At first, I wanted only to join them, to live amongst them in a world full of light and color. But would I have power in their realm? In their dreams, I can do as I wish. Would I be as powerful if I had substance? I did not know the truth of this question, though I suspected the answer to be promising. I needed to find a way into their world, and I would have to do so through the dreams. But people only dream when they’re asleep, or unmoving. Useless to me in my endeavor. But I did not give up, and after much searching, my persistence was rewarded.

I discovered a way to stay with them, even after the dream ended.

*

Her name was Alayna. She was the last one I tested before finding my true way into their world.

My journey had taken me through a large number of soldiers and their holy men, Calderans who called themselves Esteran mostly. Some of them were priests who worshipped a goddess with no name, and learned magic that let them heal and strengthen their fellow warriors. They came from other areas, lands with names like the Red Hills, Venria, Brinwall.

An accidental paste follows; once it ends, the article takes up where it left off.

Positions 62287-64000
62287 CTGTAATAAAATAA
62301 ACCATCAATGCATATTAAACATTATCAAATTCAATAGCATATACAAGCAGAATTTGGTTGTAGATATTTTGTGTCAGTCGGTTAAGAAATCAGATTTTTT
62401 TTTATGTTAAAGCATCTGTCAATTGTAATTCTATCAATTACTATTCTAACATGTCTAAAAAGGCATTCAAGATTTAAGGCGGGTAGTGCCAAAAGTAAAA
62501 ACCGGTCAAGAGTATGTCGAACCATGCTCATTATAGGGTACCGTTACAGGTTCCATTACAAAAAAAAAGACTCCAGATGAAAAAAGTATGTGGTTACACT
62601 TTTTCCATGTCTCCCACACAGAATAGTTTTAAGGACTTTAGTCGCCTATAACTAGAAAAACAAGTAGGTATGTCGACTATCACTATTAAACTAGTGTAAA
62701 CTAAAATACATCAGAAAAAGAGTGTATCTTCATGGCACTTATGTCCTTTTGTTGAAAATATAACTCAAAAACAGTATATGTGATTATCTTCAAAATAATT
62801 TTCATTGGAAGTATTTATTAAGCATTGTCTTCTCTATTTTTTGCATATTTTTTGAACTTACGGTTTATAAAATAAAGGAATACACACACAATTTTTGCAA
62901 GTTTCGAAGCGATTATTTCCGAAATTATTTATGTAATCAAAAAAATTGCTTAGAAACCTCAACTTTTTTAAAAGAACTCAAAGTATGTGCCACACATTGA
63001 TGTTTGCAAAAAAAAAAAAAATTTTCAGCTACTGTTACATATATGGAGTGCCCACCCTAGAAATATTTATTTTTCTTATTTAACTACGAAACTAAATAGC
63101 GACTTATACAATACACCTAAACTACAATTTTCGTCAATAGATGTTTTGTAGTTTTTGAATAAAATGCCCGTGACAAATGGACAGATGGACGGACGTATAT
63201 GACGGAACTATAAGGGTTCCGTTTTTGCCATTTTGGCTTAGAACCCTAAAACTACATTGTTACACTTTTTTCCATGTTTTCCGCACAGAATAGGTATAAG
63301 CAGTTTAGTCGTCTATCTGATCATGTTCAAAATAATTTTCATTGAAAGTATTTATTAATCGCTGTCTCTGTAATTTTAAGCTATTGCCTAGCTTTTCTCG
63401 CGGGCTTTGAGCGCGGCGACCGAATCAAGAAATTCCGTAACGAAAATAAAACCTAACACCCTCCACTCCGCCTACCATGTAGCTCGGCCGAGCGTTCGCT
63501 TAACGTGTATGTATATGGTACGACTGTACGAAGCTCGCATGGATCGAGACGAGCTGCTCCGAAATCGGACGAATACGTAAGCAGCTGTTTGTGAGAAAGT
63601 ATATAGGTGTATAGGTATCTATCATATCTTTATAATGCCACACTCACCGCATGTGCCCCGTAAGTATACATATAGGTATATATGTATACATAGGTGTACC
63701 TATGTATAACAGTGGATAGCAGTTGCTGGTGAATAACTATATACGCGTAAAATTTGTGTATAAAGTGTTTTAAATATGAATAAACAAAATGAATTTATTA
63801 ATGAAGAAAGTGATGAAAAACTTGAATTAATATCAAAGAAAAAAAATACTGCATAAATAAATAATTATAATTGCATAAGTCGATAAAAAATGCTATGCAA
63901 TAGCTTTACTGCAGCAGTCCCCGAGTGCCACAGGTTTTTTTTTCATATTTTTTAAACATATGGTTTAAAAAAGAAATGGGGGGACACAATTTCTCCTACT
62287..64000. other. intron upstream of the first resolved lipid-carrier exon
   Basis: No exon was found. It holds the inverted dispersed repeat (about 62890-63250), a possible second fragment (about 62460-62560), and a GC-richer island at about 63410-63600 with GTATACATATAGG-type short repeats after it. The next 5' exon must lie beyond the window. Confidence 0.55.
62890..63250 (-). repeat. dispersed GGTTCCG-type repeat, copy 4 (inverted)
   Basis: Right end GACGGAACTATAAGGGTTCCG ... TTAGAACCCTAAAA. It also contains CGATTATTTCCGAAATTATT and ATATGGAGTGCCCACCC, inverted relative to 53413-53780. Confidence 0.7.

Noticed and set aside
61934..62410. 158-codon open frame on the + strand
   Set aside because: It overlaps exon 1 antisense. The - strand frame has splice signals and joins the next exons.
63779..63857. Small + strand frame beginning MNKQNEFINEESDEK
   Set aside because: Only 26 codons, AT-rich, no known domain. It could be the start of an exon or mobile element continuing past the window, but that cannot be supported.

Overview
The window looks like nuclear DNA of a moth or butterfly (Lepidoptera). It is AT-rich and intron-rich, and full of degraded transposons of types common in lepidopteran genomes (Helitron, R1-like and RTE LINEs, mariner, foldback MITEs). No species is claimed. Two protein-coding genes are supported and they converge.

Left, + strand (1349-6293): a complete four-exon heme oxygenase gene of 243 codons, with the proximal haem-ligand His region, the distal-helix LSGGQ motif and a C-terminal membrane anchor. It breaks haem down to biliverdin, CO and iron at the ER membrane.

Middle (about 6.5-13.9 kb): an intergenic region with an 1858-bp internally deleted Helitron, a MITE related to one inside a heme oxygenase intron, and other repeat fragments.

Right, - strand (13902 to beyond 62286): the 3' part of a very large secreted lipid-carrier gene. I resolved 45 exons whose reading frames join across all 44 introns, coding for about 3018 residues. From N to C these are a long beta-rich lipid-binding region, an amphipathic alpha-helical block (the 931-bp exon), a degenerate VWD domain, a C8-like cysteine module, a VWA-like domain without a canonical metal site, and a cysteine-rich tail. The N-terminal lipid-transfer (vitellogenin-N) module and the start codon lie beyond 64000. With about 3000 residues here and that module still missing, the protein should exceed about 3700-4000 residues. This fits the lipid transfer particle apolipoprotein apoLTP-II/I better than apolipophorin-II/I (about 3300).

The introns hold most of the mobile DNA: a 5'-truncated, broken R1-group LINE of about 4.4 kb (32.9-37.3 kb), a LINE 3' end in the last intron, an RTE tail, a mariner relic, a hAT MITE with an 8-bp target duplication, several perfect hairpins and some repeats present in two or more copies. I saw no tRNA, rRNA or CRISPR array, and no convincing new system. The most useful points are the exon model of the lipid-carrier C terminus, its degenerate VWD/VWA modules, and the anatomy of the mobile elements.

Alayna was a priest from a place called Breakwall, the name for both a town and the castle that lorded over it, in a county called Artora. Breakwall was close to Corendar, the gleaming white city I’d seen in so many other dreams, the city that lured me like a moth to a flame. Alayna had visited there, and she dreamed of it again when I found her. That’s what drew me to her initially, the chance to revel in the glory of Caldera’s magnificent capitol city.

But it was Breakwall that made me stay.

“You’ll never amount to much out there. The Didachs will treat you like a commoner.”

The words of Alayna’s friend, Violet. She was angry, and she showed it through insults and derision. A common trait of these people. In her dream, Alayna walked through a garden in Corendar with her friend, sharing last words before leaving to join the Church that was ever-present in the dreams of many Calderans.

“How I’m treated doesn’t matter to me as much as how I treat others. That is the way of the Church and its healers.”